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Do Something Creative Every Day

How To Make Polyvinyl Acetate Projects

Polyvinyl acetate (PVA) is a rubbery synthetic polymer used in bookbinding and book arts for its flexibility and because it is one of the few non-acidic polymers. Discovered in Germany by Dr. Fritz Klatte in 1912, PVA has become the adhesive of choice for many. We love PVA for bookbinding, making books, papier-mache, making paper flowers, as well as for the great ideas below.

Methyl Cellulose is a great partner to PVA. Reversible and flexible, it can be added to PVA to extend the drying time and workability. Used alone it's ideal for collage projects, especially for papers with natural fibers such as our Japanese and Lokta papers.


Handmade Note Pad

Materials:
PVA Glue
Methyl Cellulose Glue
Glue Brushes
Paper


Make a Note Pad
We love finding ways to use left over paper. How about a note pad for your home or office? Cut paper scraps to the same size and organize in the order in which you want them.

Wrap your stack of paper with a piece of bookboard then secure with binder clips to hold your pages firmly together (the bookboard will prevent the clips from indenting the paper). Brush PVA along one edge of the paper - the edge where you want your pages to be joined. Allow to dry for 2-3 hours, then remove the clips and bookboard.

Make a Book
Try your hand at book binding, we insist! There are few things more satisfying than making a book with your very own hands. Paper Source has many do-it-yourself bookbinding kits that take the mystery out of the bookbinding process. And if you want hands on help, come to our next bookbinding workshop at your local Paper Source store location.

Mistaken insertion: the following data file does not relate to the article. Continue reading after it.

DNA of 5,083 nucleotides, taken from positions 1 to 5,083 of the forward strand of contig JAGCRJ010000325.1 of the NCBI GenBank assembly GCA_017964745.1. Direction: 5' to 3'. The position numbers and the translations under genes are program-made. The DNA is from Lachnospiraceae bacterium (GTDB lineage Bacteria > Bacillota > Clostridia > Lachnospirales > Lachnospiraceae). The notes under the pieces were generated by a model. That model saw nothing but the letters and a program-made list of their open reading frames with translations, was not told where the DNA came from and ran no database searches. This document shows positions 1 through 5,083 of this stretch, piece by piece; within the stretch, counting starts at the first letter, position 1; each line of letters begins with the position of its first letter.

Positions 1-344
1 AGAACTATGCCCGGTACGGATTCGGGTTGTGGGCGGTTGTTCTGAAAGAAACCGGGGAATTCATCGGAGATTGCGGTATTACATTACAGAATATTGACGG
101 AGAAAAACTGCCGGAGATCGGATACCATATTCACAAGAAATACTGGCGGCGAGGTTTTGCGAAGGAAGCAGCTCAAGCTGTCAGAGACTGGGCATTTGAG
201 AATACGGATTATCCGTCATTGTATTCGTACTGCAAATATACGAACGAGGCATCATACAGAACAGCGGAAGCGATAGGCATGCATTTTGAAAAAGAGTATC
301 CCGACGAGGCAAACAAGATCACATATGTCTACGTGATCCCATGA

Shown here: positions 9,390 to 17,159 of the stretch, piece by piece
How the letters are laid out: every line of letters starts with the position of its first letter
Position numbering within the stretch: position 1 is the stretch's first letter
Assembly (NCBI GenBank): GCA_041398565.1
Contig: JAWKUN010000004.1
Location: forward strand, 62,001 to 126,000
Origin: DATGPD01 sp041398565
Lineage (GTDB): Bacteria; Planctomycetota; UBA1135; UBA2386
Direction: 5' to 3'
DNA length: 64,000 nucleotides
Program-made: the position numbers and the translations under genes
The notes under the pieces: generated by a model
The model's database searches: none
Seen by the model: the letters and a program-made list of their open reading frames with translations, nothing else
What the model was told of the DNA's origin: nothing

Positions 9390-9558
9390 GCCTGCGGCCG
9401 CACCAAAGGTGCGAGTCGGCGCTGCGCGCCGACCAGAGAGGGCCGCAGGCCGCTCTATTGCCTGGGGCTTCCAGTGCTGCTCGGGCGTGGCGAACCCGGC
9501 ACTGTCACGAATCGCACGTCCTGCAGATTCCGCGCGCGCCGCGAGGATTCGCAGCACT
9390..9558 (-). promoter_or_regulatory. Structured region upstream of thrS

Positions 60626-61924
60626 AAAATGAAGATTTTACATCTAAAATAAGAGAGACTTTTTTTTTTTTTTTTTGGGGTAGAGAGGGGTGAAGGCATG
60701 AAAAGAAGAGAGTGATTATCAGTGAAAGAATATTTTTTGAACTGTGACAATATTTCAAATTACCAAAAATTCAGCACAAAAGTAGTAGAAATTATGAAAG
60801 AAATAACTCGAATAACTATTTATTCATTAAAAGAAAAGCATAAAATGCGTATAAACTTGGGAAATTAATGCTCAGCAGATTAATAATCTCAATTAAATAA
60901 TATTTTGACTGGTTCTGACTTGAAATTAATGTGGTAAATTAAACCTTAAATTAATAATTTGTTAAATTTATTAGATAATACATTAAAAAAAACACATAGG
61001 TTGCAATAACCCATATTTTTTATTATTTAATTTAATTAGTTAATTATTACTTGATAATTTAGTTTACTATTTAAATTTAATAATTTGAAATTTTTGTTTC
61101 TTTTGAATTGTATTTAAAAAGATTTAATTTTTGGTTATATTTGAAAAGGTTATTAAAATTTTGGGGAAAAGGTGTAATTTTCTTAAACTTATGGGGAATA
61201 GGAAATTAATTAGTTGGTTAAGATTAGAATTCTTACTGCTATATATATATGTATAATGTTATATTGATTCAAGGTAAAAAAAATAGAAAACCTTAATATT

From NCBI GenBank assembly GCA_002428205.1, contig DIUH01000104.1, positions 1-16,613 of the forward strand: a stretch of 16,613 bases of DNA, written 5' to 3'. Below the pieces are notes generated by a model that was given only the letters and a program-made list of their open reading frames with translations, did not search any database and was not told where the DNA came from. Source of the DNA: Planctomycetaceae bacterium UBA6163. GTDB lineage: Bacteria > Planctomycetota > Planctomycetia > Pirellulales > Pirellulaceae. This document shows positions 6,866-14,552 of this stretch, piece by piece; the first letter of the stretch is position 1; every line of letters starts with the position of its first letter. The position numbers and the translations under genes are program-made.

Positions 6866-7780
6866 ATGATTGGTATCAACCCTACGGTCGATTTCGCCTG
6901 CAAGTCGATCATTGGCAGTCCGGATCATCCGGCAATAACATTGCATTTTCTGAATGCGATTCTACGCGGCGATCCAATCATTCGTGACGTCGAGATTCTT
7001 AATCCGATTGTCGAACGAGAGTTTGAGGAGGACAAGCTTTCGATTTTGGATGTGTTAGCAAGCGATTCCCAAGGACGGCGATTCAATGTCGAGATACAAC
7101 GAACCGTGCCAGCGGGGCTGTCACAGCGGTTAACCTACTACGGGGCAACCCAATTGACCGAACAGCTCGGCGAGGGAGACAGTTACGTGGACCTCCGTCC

Decoupage ideas: Flower planter

Decoupage a Container
PVA can be used as both an adhesive and as a varnish to seal paper, perfect for decoupage and collage projects. PVA dries clear and can be sanded smooth with sandpaper or steel wool to achieve a matte look. To decoupage a container, as with this Halloween treat basket (a metal flower planter), mark the container's shape onto your paper and trim it down to size (wrapping paper works well, but you can use all kinds of paper). Use a glue brush to apply PVA to the container, then attach your paper. Let dry for 2-3 hours. You can leave the paper as is or apply a layer of PVA onto the outside of the paper as a varnish.

See our How-to Video for more information on PVA & Methyl Cellulose.